iPad2 vs. Kindle Fire

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I'm going to buy a tablet for my wife for Christmas. She has an iPhone. Her desktop and laptop are both PC.

I was just reading about the new Kindle Fire. $199.00 is a pretty good price point compared to $499.00 for the iPad.

I'd like to hear from my fellow Mac-Forum members on the pros and cons of both.
 

Raz0rEdge

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You are not in the right forum..you should be in the iPad or Other hardware forum..

Either way..the Kindle Fire is getting pretty good reviews from most people..depending on what your wife would want to do with a tablet, the Fire might be a good fit or not..
 
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This really doesn't fit under Apple Rumors and Reports - but it will be impossible to truly compare the two until the Amazon device is actually released. Aside from generic information (like it has a dual core processor, but which one and what speed?) - we don't know if it offers Googles Android Market or if it's only Amazon's market (right now from the way it describes on amazons page, I'd hazard to guess amazons market). We don't know if it's a capacitive display or resistive (I would hope capacitive).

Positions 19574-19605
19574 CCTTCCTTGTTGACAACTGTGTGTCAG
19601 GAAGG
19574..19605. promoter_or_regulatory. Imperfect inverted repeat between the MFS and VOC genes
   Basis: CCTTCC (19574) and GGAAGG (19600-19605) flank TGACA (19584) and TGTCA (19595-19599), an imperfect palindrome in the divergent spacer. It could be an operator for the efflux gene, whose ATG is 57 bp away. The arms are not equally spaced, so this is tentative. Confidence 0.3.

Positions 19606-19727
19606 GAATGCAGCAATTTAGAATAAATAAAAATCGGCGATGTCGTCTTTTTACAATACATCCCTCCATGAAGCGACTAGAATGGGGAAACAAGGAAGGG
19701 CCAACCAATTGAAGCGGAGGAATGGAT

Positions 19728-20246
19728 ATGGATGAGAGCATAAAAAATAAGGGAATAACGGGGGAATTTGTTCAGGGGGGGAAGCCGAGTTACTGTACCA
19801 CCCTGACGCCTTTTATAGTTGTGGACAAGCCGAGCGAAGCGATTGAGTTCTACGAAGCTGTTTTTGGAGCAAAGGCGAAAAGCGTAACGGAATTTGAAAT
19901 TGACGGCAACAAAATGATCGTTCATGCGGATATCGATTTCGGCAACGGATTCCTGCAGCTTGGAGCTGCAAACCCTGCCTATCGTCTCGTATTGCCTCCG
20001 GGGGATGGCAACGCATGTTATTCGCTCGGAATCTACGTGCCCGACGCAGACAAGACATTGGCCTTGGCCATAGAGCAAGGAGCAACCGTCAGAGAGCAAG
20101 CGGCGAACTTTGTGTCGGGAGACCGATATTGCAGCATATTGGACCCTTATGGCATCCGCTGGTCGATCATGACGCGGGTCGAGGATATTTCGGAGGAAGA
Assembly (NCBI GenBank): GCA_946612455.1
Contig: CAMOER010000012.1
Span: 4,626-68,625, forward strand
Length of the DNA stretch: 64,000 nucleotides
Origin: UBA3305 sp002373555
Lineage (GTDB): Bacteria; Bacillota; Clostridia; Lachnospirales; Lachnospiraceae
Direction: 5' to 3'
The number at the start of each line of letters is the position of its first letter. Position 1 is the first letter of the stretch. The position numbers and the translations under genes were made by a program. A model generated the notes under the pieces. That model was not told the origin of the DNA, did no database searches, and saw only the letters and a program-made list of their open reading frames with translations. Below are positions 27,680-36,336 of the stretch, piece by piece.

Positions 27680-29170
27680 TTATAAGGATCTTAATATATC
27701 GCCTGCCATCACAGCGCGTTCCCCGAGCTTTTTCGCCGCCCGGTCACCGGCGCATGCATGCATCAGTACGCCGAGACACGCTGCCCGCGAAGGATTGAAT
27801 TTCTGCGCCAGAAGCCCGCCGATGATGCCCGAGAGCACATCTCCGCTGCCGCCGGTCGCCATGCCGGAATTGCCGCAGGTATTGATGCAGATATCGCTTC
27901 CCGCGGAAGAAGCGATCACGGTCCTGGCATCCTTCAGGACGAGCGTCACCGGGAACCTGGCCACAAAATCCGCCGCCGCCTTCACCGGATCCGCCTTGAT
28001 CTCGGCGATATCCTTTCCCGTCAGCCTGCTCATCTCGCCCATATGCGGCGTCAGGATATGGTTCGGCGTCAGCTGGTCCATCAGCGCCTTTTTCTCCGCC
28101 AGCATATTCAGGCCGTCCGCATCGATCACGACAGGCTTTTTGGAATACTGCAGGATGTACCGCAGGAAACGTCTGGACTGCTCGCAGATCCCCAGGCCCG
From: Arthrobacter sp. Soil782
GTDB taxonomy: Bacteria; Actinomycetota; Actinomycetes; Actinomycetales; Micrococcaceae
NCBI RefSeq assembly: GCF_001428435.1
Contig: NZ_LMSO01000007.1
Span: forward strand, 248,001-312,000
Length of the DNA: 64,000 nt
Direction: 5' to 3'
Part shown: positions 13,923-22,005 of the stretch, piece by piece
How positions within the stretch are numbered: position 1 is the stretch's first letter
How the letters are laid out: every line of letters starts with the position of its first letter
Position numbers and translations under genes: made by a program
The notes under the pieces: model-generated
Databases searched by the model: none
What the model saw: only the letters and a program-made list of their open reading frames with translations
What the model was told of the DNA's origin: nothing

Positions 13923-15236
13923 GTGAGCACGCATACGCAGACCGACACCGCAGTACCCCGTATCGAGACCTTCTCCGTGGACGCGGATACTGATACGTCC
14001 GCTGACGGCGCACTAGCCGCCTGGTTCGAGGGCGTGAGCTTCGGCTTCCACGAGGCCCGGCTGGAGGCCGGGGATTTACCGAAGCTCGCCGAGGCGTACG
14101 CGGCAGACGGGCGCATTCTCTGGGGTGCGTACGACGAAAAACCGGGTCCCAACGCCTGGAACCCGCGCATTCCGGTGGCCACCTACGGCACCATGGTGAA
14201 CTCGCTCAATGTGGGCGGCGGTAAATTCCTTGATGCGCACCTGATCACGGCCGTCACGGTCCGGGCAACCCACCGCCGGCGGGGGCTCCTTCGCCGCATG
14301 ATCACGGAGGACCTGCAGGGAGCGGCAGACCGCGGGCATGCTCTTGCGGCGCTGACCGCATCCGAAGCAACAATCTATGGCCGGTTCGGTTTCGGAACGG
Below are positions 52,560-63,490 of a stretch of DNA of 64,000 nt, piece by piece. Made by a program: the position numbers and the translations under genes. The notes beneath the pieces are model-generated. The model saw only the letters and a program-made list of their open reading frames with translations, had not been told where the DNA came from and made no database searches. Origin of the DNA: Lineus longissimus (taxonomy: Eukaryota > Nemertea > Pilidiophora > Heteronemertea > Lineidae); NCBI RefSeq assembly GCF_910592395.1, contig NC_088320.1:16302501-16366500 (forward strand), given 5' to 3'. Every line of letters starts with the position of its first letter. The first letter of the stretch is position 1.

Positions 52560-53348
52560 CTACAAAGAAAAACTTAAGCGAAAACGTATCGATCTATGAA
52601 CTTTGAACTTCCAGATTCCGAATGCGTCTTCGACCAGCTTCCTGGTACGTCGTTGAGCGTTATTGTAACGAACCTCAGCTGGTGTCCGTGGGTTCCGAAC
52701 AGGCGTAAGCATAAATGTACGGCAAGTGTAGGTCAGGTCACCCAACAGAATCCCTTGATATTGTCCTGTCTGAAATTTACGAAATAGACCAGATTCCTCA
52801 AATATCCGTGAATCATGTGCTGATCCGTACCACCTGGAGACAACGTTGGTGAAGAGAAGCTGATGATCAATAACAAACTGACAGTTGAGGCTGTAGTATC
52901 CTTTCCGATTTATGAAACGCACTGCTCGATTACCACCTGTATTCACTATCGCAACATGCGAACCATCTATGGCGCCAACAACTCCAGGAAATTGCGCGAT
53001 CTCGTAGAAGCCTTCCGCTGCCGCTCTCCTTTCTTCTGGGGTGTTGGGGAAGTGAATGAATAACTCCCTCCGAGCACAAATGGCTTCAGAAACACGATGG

We know there is no 3g.
We know there is no camera.
It has 8gig of storage (which to me is really not a lot, I use at a min 24Gig of my 64Gig iPad), but appears to have no MicroSD slot for additional storage?
We know the device is geared toward cloud storage, and although can dock to a pc can it be backed up to that pc? (we don't know)

Basically, a full comparison of useability and quality won't be able to occur until the device is released. Right now the only thing people can do is speculate.
 

iWhat